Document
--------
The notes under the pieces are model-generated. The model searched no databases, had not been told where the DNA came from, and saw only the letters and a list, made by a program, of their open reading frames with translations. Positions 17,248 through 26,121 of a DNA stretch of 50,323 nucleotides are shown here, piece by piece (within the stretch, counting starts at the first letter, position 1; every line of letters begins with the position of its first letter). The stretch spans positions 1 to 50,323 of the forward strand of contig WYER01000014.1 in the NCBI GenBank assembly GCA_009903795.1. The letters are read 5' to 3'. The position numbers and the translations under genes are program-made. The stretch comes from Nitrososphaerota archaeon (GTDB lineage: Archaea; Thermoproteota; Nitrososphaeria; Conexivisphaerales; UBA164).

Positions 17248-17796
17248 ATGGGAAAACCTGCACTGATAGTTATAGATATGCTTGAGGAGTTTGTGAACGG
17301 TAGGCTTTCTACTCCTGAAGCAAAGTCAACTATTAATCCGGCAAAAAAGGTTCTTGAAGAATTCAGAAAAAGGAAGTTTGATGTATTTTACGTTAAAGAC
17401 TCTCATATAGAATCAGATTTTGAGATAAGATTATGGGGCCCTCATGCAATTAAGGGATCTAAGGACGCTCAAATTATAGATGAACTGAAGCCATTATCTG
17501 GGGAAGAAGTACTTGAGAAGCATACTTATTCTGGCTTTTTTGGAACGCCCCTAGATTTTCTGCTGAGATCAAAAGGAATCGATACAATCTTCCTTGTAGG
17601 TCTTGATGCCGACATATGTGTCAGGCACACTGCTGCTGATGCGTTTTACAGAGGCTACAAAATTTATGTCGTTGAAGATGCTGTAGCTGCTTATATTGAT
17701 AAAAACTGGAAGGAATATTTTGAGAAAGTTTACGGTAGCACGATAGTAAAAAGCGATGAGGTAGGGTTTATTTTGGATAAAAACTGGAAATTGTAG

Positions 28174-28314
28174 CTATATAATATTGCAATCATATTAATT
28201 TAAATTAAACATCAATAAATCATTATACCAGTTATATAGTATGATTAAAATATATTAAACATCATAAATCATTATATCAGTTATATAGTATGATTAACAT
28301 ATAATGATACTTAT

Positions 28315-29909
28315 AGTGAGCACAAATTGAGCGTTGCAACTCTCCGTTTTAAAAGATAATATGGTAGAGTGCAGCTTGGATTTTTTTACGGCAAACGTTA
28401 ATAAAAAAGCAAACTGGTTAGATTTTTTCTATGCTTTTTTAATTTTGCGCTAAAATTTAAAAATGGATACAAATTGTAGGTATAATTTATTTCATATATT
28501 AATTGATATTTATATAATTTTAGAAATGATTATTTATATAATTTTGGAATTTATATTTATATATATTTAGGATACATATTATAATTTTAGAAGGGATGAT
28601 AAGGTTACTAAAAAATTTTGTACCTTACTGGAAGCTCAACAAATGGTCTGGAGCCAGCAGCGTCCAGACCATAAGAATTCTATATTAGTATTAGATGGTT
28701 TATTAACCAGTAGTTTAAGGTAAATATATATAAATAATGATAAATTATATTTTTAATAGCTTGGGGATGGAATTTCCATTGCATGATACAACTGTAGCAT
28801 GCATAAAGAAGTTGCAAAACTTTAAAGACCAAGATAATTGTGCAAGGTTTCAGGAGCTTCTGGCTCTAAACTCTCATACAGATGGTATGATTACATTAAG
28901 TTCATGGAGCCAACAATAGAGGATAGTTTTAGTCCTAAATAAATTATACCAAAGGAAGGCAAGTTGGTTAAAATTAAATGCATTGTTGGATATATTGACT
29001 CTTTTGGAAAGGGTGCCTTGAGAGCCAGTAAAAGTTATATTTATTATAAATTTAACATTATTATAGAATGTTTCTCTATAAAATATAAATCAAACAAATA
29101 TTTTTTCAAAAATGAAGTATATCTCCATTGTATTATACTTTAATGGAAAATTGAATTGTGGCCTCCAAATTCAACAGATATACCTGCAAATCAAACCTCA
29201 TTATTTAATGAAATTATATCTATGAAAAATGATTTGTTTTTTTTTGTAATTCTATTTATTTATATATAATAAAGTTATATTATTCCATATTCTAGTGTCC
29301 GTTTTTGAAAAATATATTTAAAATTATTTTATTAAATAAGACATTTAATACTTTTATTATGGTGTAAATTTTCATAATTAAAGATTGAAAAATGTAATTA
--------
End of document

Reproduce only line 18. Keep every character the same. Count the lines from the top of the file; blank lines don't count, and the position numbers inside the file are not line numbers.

28701 TATTAACCAGTAGTTTAAGGTAAATATATATAAATAATGATAAATTATATTTTTAATAGCTTGGGGATGGAATTTCCATTGCATGATACAACTGTAGCAT